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How close can I build to public sewer?

  • 12-02-2023 8:02pm
    #1
    Registered Users Posts: 10,393 ✭✭✭✭


    Hi folks,

    I know this is one which will likely need to be taken up with Irish Water but I'm wondering what other people's experiences are


    We're considering doing an extension in a few years and would like to stay within the planning exception of less than 40m2 (plus other restrictions)

    Around 3 metres from the back of our house is the public sewer pipe. We've two access covers out the back for our sewer pipes. There's no access cover for the public sewer in our garden but there's covers in the neighbours gardens, so I've got a good idea of where it is


    Not sure what the depth is but the builder said "a couple of meters" so probably less than 3 meters

    I'm wondering how close I'm allowed to go to the sewer pipe with an extension?

    I'm guessing building over it would be in the bad idea category, and I'd need to move the existing access covers, so there'd need to be space for those


    I took a look at the Irish water site and they seem to say the minimum clearance is 3 metres, so that seems to say I can't build an extension ☹️

    Strange how it doesn't seem to say anything to that effect in the council planning restrictions, maybe they don't care about Irish Water 🤔

    So assuming the public sewer will be a problem, what are my options? There's houses either side on the same pipe so I'm guessing moving the sewer isn't going to be feasible

    There's plenty of houses with extensions, although none on my road. Are they all just building as close as they want to the sewer without asking or is there something I'm missing?

    "The internet never fails to misremember" - Sebastian Ruiz, aka Frost



Comments

  • Registered Users Posts: 10,393 ✭✭✭✭the_amazing_raisin


    Also, just to be clear I don't want any risk of a leak from the sewer. Had a few issues with drains getting blocked so if any disasters happen I don't want them close to the house


    Just want to know what the official procedure is in case Cowboy Barry's Building Co. tells me it'll be grand to build over the sewer

    "The internet never fails to misremember" - Sebastian Ruiz, aka Frost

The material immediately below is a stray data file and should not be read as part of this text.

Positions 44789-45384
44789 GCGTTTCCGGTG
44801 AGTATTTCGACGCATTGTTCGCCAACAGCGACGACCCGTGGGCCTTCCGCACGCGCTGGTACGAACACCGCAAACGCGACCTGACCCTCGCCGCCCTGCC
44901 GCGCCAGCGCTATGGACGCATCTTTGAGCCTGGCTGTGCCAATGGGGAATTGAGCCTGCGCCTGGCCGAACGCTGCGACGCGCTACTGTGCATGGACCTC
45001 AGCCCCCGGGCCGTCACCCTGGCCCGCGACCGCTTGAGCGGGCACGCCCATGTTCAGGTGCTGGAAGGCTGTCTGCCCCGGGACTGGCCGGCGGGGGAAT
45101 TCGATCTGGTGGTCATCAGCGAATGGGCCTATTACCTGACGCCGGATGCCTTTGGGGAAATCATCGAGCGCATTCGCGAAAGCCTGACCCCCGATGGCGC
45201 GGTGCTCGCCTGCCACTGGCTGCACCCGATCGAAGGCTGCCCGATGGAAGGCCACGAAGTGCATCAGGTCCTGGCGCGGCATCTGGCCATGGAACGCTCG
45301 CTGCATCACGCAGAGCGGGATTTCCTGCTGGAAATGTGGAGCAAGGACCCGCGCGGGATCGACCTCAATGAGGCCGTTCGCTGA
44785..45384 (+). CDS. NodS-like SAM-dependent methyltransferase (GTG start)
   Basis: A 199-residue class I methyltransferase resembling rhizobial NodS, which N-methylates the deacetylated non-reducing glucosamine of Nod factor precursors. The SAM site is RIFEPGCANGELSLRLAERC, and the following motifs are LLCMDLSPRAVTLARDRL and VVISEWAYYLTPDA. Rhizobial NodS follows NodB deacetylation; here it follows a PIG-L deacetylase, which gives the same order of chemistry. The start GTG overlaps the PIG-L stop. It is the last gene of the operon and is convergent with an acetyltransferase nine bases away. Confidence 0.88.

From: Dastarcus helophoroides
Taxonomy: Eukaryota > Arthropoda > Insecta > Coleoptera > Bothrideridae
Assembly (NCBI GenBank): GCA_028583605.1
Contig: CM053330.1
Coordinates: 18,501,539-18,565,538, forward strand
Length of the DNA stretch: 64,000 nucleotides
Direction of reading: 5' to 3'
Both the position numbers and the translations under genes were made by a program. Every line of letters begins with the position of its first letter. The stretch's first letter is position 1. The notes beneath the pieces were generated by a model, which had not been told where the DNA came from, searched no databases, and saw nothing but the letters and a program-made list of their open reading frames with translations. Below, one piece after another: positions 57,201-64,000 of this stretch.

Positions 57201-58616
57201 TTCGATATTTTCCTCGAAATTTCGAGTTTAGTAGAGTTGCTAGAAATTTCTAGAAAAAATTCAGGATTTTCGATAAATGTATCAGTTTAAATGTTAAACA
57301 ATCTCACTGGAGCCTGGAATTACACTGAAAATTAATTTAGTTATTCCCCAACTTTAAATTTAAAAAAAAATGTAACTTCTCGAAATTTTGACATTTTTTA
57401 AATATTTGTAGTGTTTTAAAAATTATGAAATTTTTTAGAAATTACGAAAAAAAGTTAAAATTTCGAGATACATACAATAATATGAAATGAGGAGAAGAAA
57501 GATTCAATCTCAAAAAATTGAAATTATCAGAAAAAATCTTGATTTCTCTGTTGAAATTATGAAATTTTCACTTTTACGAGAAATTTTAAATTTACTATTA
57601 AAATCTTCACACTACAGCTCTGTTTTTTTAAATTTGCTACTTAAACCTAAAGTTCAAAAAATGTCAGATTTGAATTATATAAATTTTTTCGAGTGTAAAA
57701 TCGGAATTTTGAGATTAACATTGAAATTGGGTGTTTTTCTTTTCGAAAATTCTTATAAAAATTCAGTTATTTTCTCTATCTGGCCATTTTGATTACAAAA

• Registered Users Posts: 45,682 ✭✭✭✭muffler


    Are you talking about 3 metres vertically or horizontally or both? Is the sewer line in your property your private connections only or where exactly is the main sewer? Maybe a wee freehand drawn sketch might help.

    I know of quite a few extensions built over sewer pipes but how many have been legally agreed is another matter.



  • Registered Users Posts: 10,393 ✭✭✭✭the_amazing_raisin


    I'll see if I can do a sketch tomorrow, but the wordy version is that I'm in a row of semi detached houses. The public sewer runs across the back gardens of all the houses, so there's houses either side of me on the same connection

    The private connections come out the back of the houses and connect straight to the public sewer pipe. There's two connections per house, each with its own access cover. I think they did that to reduce the number of bends in the pipes, one of the covers is for the downstairs toilet and the other handles everything else


    I got the minimum clearance info from here


    If I'm reading it correctly then where the depth of the bottom of the pipe less and 3 metres vertically (seems like my case, can't imagine it's much deeper) then the minimum clearance to any foundation is 3 metres horizontally

    "The internet never fails to misremember" - Sebastian Ruiz, aka Frost



  • Registered Users Posts: 12,091 ✭✭✭✭Calahonda52


    Is it not this

    Building over an Uisce Éireann Sewer

    Uisce Éireann will only permit building-over of public sewers in very limited circumstances. Building-over an Uisce Éireann Sewer will only be considered if the proposed development is an extension to an existing house and if the Sewer has either

    1. a maximum diameter of 150mm or;
    2. has a diameter of 225mm while serving less than thirteen (13) houses upstream of the proposed build-over works.

    You will have to complete the "Building-over or Near an Uisce ÉireannAsset Application form” and then send this to via email to this email address. On receipt of your application we will review the proposal and if it is determined that a build-over is acceptable, you will be required to enter into a Build Over Agreement with Uisce Éireann prior to any works commencing on site. The Build Over Agreement will outline the specific requirements for the build-over, including roles and responsibilities, appropriate construction methods, insurance requirements, warranties etc.

    “I can’t pay my staff or mortgage with instagram likes”.



  • Registered Users Posts: 27,837 ✭✭✭✭looksee


    I built a small conservatory (very small, about 7ft x 10ft) standing about 4ft above ground level over a public sewer in my last house, it did have an access cover very close to the side of the extension which was inclined to block up a bit and had to be cleared at intervals, not a big problem. Eventually when I moved a surveyor looked at the house for the purchasers and insisted on retrospective planning permission for both it, a change to the frontage and another extension that pre-dated us, and a couple of wooden sheds (?!) all granted with no issues.

    It was a 70s estate, with so many extensions, alterations and cobbled on bits on all the houses that I reckon the Planners had nearly given up on it! They might not be so easy going on an estate where you can still see what the original houses looked like!



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